No. 207
23 August 1859
Sir
Having been much occupied of late with the affairs of Vancouver's Island, I have not, in my last Despatches, adverted to the state of British Columbia. That Colony is making satisfactory progress.
2. The great enterprise ofManuscript imageof the season, the Wagon Road from Douglas through the valley of the Harrison River to the upper Fraser, beyond the mountains, has been necessarily retarded by the withdrawal of the Royal Marines for service on the Island of San Juan, but the work is still being prosecuted by a Detachment of Royal Engineers under the command of Captain Grant. That force is however insufficient to make much impression this season, on a work of such magnitude; winter will in all probability find us unprepared, and we shall haveManuscript imagehave again to encounter the arduous task of feeding the mining population of the interior, by packing provisions on mules, over the present road, a process so expensive as materially to add to the cost of living and consequently notwithstanding their large earnings, the miners are, from positive inability to live, compelled in great numbers to abandon the country.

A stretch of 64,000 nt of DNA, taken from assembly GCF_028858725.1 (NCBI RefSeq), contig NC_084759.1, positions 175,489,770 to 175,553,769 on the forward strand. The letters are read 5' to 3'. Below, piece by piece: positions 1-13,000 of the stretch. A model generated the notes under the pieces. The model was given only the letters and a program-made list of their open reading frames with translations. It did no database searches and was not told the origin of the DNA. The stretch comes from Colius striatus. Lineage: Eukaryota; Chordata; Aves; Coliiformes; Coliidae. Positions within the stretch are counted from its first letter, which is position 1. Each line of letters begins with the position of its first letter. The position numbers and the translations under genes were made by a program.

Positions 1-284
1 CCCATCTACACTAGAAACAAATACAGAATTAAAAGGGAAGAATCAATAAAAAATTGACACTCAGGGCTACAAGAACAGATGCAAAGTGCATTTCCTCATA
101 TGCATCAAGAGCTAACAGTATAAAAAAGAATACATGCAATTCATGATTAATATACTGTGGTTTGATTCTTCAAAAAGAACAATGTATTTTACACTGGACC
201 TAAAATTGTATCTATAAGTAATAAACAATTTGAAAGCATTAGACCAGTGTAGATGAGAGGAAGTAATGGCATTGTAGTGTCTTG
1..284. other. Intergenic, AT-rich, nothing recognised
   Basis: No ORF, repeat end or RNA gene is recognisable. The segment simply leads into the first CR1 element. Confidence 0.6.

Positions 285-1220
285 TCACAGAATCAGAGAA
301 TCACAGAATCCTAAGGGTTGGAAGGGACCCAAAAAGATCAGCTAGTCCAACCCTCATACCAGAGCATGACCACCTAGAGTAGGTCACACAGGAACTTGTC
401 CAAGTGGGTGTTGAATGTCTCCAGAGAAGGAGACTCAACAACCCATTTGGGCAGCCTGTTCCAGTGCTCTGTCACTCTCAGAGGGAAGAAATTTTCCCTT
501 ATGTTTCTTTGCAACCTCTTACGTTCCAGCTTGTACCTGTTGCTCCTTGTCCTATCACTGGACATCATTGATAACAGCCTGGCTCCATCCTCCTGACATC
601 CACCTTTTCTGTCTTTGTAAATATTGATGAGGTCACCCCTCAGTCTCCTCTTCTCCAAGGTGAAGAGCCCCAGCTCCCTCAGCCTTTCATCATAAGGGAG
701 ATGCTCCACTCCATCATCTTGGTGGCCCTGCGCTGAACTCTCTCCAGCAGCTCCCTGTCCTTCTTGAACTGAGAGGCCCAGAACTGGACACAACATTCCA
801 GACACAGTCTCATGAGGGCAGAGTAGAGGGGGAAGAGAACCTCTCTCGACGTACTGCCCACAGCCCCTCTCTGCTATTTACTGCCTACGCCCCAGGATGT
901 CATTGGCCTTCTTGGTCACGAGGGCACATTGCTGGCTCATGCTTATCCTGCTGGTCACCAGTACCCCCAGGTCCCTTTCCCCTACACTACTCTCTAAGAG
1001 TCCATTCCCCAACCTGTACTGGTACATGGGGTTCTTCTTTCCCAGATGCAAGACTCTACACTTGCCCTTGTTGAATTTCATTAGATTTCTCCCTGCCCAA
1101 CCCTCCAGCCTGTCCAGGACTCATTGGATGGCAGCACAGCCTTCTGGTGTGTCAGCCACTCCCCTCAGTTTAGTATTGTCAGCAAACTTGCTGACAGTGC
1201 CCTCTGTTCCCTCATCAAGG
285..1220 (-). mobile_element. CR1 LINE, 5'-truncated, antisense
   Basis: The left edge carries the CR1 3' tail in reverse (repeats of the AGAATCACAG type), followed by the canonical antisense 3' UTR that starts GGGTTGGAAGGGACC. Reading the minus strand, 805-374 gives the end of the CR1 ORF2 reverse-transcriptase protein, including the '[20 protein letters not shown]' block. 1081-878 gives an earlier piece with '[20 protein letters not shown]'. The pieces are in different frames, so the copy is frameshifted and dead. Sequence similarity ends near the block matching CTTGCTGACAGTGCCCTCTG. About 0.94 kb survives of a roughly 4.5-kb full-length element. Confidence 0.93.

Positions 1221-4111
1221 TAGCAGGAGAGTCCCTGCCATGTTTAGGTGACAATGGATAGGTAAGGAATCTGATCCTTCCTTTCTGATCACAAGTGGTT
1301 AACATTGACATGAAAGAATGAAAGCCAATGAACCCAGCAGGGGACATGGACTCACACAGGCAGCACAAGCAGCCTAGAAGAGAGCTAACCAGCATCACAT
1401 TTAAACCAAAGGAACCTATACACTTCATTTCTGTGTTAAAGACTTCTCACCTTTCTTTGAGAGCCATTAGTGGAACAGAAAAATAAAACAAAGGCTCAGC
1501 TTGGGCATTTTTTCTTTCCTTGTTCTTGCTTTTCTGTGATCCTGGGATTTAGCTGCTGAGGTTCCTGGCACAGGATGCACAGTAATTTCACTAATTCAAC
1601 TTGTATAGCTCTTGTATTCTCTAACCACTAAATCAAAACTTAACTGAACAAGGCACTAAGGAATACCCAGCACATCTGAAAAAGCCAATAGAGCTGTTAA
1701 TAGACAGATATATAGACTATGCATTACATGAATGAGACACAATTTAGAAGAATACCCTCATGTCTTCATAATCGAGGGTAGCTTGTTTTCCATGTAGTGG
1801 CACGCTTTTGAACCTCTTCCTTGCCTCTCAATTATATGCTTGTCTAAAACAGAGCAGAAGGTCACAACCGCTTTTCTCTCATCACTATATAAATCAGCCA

3. Money is greatly wanted for carrying on that indispensable work, which might be completed for the sum of Thirty Thousand pounds (£30,000).
The export duty, as soon as it can be imposed, will help the revenue.
4. That sum I have noManuscript imageno doubt could be easily raised by way of loan either in England, or in this Country, provided its repayment were guaranteed by Parliament, and I would beg to draw the attention of Her Majesty's Government to that subject in order to procure the necessary aid for accomplishing an enterprise worthy of our Country, and removing the great impediment to the development of the Mining Regions of British Columbia. Its influence in promoting the prosperity of the Country would be incalculably great, and it would lead to so large anManuscript imagean increase of the public Revenue as soon to repay the preliminary outlay.
5. On the contrary without such facilities of access, the Country will have to struggle on amidst the discouragements of poverty and distress.